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Colorado city upgrades sewer system for additional capacity
Denver and Aurora are the principal cities of the Denver metropolitan area in Colorado. Aurora, with a growing population of more than 300,000 residents, is home to a vibrant business environment that includes major industries such as aerospace, military, renewable energy, high-tech, biotechnology and health care, and distribution and manufacturing.
The majority of the wastewater generated in Aurora is conveyed through the Tollgate Creek Interceptor to the Metro Wastewater Reclamation District’s Robert W. Hite Wastewater Treatment Facility. The interceptor begins in the southern portion of the city and runs north along the banks of the Tollgate Creek to the treatment plant.
Installed in the 1980s, the Tollgate Creek Interceptor consists of reinforced concrete pipe and varies in diameter from 30 to 42 in. Based on future planning, the city of Aurora identified the need for additional capacity in the Tollgate system. Another consideration was the poor condition of the existing interceptor. Pipe samples from the existing Tollgate Interceptor line indicated significant deterioration.
In order to handle future flow, the city embarked on a multi-year capital improvement program to design and construct a new interceptor parallel to the existing Tollgate Creek Interceptor. The new system was designed to divert all sanitary flow into the new interceptor, which would allow the existing interceptor to be inspected and rehabilitated before both would need to be in service.
“The city requested that the new interceptor be designed to transport all flow for 10 years after completion of construction,” said Swirvine Nyirenda, P.E., senior project manager for Aurora Water.
The project was divided into two separate projects, Tollgate Creek Interceptor North and Tollgate Creek Interceptor South. Tollgate Creek Interceptor South was completed in January 2011 and was installed by direct bury and trenchless methods.
Construction on Tollgate Creek Interceptor North began in December 2010 and was installed by BT Construction Inc. of Henderson, Colo. Ten thousand feet of 42-in. centrifugally cast, fiberglass reinforced, polymer mortar (CCFRPM) pipe was supplied by Hobas Pipe USA. Pipe materials allowed on the project were fiberglass-reinforced plastic, high-density polyethylene and polymer concrete. BT Construction bid the project using CCFRPM.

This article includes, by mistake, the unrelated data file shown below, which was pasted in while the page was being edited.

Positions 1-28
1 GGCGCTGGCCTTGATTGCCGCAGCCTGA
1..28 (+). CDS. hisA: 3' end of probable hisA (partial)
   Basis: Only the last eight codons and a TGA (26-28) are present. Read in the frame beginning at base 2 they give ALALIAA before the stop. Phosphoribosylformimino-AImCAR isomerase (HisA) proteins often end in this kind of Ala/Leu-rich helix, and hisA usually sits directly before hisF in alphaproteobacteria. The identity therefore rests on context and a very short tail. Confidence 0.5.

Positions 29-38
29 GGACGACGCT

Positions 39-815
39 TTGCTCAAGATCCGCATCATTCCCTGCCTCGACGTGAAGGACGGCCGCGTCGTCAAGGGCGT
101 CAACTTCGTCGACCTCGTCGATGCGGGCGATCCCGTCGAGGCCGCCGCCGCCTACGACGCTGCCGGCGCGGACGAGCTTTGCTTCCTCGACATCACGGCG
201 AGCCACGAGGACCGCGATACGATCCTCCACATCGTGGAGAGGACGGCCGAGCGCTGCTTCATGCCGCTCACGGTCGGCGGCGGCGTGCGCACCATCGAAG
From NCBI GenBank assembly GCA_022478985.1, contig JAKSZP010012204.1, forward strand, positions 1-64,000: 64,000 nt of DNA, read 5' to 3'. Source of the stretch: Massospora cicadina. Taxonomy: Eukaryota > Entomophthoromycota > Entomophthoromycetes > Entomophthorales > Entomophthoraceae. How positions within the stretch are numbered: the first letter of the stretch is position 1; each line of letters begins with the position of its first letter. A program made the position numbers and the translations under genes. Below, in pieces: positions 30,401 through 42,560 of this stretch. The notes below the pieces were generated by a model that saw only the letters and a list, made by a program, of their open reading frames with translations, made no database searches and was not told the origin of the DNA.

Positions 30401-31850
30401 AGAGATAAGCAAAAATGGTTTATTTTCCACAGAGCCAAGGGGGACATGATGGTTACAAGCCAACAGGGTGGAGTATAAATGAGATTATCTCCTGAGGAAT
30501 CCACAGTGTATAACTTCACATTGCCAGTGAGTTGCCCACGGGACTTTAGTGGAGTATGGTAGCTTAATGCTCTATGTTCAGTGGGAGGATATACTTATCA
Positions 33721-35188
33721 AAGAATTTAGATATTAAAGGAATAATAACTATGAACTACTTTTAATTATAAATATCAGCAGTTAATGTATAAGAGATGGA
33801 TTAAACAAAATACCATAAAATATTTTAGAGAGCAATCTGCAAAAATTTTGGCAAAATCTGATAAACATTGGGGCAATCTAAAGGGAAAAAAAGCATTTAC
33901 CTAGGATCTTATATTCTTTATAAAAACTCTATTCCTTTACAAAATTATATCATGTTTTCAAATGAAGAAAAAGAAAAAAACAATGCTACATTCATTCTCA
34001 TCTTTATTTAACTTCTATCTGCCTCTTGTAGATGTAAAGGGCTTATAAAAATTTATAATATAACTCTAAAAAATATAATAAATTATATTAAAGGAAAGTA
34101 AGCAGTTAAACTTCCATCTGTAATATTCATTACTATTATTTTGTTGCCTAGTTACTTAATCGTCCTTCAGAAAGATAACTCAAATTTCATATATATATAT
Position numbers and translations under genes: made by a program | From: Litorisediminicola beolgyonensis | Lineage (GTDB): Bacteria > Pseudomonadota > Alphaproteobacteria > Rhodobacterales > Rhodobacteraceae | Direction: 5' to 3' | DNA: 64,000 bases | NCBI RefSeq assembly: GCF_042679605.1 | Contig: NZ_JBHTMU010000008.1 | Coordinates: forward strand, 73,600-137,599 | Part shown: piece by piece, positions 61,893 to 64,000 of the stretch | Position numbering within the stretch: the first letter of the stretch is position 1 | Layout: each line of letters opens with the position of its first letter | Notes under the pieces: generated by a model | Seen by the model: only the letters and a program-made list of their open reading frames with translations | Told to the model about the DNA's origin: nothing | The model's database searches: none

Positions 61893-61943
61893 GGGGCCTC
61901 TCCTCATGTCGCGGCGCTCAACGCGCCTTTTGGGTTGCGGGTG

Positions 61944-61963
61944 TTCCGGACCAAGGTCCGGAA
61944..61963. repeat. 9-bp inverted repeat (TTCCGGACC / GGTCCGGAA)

“We were comfortable with the product, as we had used Hobas before and had a good relationship with the company,” said Brenden Tippets, project manager for BT Construction.
Trenchless methods were used for 4,500 ft of the project because of its urban location. The project area included creek and road crossings, transportation projects and existing utilities. Five thousand, five hundred feet were direct buried in the open areas that allowed access. The pipe was designed and manufactured with a stiffness class of 46 and 72 psi.
“Because the alignment of the pipeline followed Tollgate Creek and had major road crossings, it was decided early in the design process to incorporate trenchless installation methods. The thought was that trenchless installations would minimize the risk to public safety, private property and the environment. In the end, microtunneling with a tunnel-boring machine combined with the appropriate ground modifications where necessary and direct bury were all considered as acceptable pipe installation methods. Each of these was coupled with allowable pipeline materials,” Swirvine said. Because of the close proximity to Tollgate Creek, microtunneling was less likely to cause embankment failures.
The pipe was installed within runs between manholes, with 21 manholes located along the interceptor. “The installation method depended on soil conditions between manholes,” Tippets said. The drives averaged between 500 and 700 ft. Some portions of the interceptor exceeded 35 ft in depth.
The trenchless sections were designed as a two-pass system with the Hobas carrier pipe installed in 54-in. steel casing. The steel pipe was jacked in behind a tunnel-boring machine and then the carrier pipe was installed in the tunnel. In the next step, the annular space between the liner and carrier pipe was grouted. Corrosion resistance was important because the line was gravity flow and had to be resistant to acid attack. Because the pipe was joined in the tunnel, it was manufactured with FWC couplings attached to one end. The FWC coupling is a structural filament-wound sleeve overwrapped and mechanically locked to an internal full-face elastomeric membrane.
There were many challenges associated with this project. It was a deep pipeline and very wet, with a high table of groundwater.
“We were working in small easements and in areas less than 20 ft wide, laying pipe in wet conditions and at depths greater than 20 ft. Soil conditions varied on every tunnel segment, which created a lot of thinking on our feet to adjust to the new condition,” Tippets said. In addition, many utility conflicts had to be resolved over months of planning. “We addressed these challenges by being able to adjust on the fly with our diversity in construction and different installation methods.”